Rams put little stock in Wonderlic scores
ST. LOUIS — Les Snead and Jeff Fisher remember when the Wonderlic Personnel Test was a big deal.
Back then, the 50-question exam that's been given to NFL-bound players since the 1970s seemed like the best way to see inside a prospect's head. High scores meant a kid should easily adjust to complexities of the professional game. Low ones signaled trouble.
The problem, Snead and Fisher eventually realized, is that the theory is flawed.
"You take the test, so it means something," Snead, the general manager of the Rams, said Monday afternoon. "But I think, at the end of the day, as more and more research comes out on how human beings learn, the Wonderlic may not answer all of those questions."
"Over the years, we have had guys in the building that have had 35, 40 scores on their Wonderlic that couldn't process football," Fisher, the coach of the Rams, added. "And we've had guys that had single-digits that had no problem with football. It just happened to be some type of reading disorder, or disability."
The NFL Draft starts Thursday. Until then, we will continue to kill time by publicly dissecting players who hope to land in the league. We will question their size, speed, skills and strength. And yes, their smarts. But first, we should do ourselves a favor and dismiss the belief that a low Wonderlic score does serious draft stock damage.
In Fisher's perfect, world, we wouldn't know that two receivers the Rams could be interested in recently bombed the test.
"It's confidential information," the coach said. "The height, weight, speed and workout stuff is for public knowledge. But everything else must remain confidential."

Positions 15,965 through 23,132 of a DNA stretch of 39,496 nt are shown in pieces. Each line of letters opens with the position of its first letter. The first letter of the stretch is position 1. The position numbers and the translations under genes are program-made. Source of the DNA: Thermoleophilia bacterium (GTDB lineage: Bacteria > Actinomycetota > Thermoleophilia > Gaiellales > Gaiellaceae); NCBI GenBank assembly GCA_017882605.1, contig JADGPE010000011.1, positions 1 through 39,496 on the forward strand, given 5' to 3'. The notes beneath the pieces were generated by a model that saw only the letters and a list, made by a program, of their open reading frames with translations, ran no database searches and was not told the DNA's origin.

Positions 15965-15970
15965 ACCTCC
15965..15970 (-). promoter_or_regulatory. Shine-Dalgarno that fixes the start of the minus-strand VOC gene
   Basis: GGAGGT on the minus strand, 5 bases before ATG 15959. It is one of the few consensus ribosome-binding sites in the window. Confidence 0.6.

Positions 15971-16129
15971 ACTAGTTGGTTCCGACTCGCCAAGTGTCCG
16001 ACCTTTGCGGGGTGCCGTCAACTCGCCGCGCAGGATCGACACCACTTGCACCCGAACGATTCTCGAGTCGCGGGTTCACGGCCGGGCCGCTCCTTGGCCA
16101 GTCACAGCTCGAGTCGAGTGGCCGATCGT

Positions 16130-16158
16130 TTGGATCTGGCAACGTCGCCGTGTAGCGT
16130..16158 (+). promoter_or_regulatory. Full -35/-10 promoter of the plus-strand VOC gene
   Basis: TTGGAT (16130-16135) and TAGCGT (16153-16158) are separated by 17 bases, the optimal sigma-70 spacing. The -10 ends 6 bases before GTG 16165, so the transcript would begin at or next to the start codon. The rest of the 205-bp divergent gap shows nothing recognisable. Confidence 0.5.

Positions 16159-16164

Maybe it should. But it doesn't.
The Milwaukee Journal Sentinel reported last week that Tennessee's Cordarrelle Patterson scored an 11. The same report said West Virginia's Tavon Austin scored a seven. For perspective, the president of Wonderlic Inc. once said a 10 meant literacy. The NFL average is believed to be 20.
Other than potential embarrassment for Patterson and Austin, this news means little. At the most, a low score is a sign teams should conduct more research.
Fisher said he is more concerned with players' football intelligence. During interviews with the Rams, prospects are given a glimpse of the playbook. Then, after a break, they're asked to recite what they learned. This makes or breaks them more than multiple-choice questions unrelated to the game.
"At the end of the day, it may not be about a standardized Wonderlic test," Snead said. "But about how they learn their football plays, and then learn to adjust to the opposing team off of those plays."
So, Austin and Patterson should rest easy, if they were ever concerned in the first place. Snead and Fisher aren't too worried about low Wonderlic scores. And despite all the pre-Draft blabber, opinions of general managers and coaches are pretty much the only ones that matter.